After doing this I began to realize some basic factors that hinder my analysis. A) attempting to perform any measurement of distance would be faulty due to the fact that images are stitched together, B) because the images compiled were taken over a indefinite period of time, people can be depicted more than once (for example, I can be found in multiple photographs). A solution to this problem could have been to fly the balloon far higher, thus capturing the entire park plaza in single one frame (all in one time) However, doing this would mean sacrificing detail.

The implications regarding this map are that we have to see it as a snapshot of one place made of up multiple times, and our viewing of the map must reflect this. This said, the actions of the people in Washington Square Park can only be seen as aggregate and anonymous “possibilities” of social interaction in this specific space-- counting the number of people in the fountain 128 could help to offer some hint towards seating capacity of a non prescribed seating arrangement; also, looking at the number of perceivable smaller social groups could say something about the ways in which people go to parks.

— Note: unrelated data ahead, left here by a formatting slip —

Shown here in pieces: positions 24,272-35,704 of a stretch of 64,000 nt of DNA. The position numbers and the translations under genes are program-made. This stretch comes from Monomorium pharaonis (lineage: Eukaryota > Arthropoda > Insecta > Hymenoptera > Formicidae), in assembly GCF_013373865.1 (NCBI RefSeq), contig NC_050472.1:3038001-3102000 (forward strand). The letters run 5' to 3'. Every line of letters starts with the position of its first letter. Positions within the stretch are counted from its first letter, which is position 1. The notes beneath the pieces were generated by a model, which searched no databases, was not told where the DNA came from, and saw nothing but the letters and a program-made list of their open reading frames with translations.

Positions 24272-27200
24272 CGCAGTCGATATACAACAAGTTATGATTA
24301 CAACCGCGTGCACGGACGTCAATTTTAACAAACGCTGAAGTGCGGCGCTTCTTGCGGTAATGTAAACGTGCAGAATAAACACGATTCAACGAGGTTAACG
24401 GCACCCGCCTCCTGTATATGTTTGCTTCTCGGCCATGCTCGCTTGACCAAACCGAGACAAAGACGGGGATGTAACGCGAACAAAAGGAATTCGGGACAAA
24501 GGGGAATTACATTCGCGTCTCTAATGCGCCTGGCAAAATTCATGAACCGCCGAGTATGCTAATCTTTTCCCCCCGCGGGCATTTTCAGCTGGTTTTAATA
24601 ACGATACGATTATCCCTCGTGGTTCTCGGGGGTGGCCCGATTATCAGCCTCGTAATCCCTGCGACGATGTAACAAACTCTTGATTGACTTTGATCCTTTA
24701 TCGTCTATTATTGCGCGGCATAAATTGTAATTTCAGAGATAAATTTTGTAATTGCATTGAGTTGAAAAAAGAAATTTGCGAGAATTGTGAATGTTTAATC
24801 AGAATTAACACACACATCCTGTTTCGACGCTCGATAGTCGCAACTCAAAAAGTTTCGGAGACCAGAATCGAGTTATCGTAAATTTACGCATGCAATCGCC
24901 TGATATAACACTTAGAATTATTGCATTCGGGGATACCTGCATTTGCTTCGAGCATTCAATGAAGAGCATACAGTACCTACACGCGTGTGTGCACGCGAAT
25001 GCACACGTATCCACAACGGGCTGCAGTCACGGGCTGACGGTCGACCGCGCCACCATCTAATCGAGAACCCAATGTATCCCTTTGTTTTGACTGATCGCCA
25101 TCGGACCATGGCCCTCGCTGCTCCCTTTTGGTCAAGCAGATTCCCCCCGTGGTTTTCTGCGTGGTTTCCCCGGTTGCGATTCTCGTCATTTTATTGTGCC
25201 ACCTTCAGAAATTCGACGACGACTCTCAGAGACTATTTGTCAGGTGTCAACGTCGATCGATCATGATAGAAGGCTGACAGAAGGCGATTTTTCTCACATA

Both William H. Whyte and sociologist Edward Hall write in detail about the spatial habits of people. In Richard Halls book “The Hidden Dimension” he writes on humans as non-contact animals, and how this manifests as unwritten laws of personal space. Hall claims that humans, much like birds on a telephone wire have an uncanny ability to parse themselves evenly in space.

Here we can see not only how people choose to space themselves when confronted with non prescribed seating, but also how people choose to use that seating, note the gentleman laying down still facing the center of the park.